NEW DELHI: The Rs 92-crore project to document every Indian who leaves Indian shores for work abroad has run into rough weather, with Ministry of Home Affairs (MHA) and security agencies refusing to allow a privately developed application software for the project to be connected to immigration posts across the country.
The objection has been raised at the steering committee meeting of the ambitious eMigrate project, for which the contract was signed with the information technology major Tata Consultancy Services Limited in December last year.
Sources said that Bureau of Immigration (BOI) have refused to give “physical connectivity” to the e-Migrate project, pointing out that it could lead to security breaches.
“The main issue is that the software is being developed by a private company, TCS. There is no way that the security agencies will allow there to be a link with the e-Migrate project… if any hacking or breaches happen, who will be accountable?” asked a senior government official.
The Ministry of Overseas Indian Affairs (MOIA) had signed the `92-crore contract with TCS last year. It is expected to roll out in 58 weeks by early 2013.
Since January, there have been three meetings of the steering committee, which includes officials from Ministry of External Affairs, National Informatics Centre, Department of Information Technology, MHA and Intelligence Bureau.
“Right now, there is no reliable way to monitor Indians leaving for work abroad. The ministry wants to modify and bring in legislation which will make it mandatory for anybody going for employment overseas to first register with the e-Migrate system,” said a senior MOIA official, explaining the requirement for the projects.
At the immigration posts located at air, land and sea ports, the immigration officer would check if the person has registered himself online, and then only allow him to leave the country.
Currently, the protector of emigrants only monitors workers who have less than Class X education and going to 17 specified countries. Indians certainly count the most numerous among the global work force, with remittances to India in 2011 being the highest in the world at $57.8 billion.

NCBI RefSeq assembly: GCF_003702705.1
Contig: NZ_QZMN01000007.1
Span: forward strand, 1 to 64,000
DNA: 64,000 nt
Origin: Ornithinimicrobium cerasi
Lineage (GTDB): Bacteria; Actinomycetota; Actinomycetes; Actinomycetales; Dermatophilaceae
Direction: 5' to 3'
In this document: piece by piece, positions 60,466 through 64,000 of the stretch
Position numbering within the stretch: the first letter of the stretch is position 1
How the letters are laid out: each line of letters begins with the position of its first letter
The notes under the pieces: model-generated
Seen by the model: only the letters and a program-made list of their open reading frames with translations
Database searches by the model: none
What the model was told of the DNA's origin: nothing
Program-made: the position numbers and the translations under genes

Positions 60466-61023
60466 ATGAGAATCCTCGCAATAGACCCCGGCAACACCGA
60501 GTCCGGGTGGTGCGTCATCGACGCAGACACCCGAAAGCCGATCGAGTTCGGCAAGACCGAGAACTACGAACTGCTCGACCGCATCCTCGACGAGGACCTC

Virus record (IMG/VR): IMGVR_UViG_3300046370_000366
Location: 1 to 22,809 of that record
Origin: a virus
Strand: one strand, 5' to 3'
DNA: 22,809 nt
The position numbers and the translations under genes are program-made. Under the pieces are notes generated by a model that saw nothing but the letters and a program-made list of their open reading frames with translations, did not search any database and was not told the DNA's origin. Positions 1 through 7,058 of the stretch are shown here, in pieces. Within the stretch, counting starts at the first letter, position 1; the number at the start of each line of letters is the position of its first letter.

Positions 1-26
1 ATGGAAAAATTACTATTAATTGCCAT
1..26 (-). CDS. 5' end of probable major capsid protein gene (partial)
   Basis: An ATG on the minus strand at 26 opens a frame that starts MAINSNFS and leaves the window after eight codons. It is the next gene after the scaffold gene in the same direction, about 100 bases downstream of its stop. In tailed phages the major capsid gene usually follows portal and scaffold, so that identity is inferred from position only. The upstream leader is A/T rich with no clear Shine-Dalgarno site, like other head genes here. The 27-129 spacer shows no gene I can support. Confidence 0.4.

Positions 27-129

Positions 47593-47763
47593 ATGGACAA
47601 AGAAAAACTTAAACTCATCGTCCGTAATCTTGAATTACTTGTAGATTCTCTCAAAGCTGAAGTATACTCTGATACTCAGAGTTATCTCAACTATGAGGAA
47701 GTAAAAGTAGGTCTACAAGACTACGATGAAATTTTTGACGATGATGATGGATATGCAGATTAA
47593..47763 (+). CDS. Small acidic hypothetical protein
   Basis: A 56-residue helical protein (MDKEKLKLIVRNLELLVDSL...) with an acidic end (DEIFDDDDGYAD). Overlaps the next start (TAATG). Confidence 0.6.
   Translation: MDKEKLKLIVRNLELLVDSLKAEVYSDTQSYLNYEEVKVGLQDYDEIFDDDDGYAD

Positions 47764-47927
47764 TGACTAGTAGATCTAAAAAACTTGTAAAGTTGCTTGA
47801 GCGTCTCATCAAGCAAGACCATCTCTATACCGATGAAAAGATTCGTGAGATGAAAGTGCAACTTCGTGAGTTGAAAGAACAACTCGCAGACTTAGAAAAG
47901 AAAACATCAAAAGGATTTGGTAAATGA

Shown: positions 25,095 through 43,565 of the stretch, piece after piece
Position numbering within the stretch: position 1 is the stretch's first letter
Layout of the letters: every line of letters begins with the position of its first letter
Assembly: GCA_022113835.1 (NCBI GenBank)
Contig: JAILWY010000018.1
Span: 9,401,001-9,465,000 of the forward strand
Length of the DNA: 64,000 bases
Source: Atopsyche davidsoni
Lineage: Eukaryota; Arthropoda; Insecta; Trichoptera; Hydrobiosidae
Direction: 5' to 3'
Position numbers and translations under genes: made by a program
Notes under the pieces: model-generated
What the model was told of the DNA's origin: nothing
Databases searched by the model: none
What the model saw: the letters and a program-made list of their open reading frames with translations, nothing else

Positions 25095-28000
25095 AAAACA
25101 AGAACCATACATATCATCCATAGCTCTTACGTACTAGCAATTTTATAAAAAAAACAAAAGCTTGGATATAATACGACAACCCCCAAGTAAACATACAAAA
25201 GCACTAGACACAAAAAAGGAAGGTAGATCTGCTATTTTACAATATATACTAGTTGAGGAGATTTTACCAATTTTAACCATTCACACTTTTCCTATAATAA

“But the BOI has categorically said it does not want any physical interface (of e-Migrate) with its immigration control system. They are very sensitive to linking their own network to any outside system, especially a private company,” said an official in the know of the negotiations.
Not only has the BOI refused to link up, MHA officials have raised questions on several other aspects of the project.
At a meeting in early January, MHA questioned the need for a separate data centre and servers to be set up by TCS, instead suggesting that the servers used for the ministry’s immigration, Visa and Foreigner’s Registration & Tracking project data could be utilised, thereby increasing easy integration and saving the national exchequer’s money.
They had also objected to MOIA’s plans to dispense with the Protector of Emigrants sticker on ECR category passports.
When contacted, MOIA officials said that they had taken note of objections to the project. “Naturally, national security is a major concern for us. We do not want to do anything intentionally or unintentionally that will hurt national security. We are looking at the issue thread bare,” he said.
They are now trying to work out other options, including letting the airlines corroborate the e-Migrate data at the check-in counters. “We want to work with all the stakeholders to come to a solution,” said a senior MOIA official.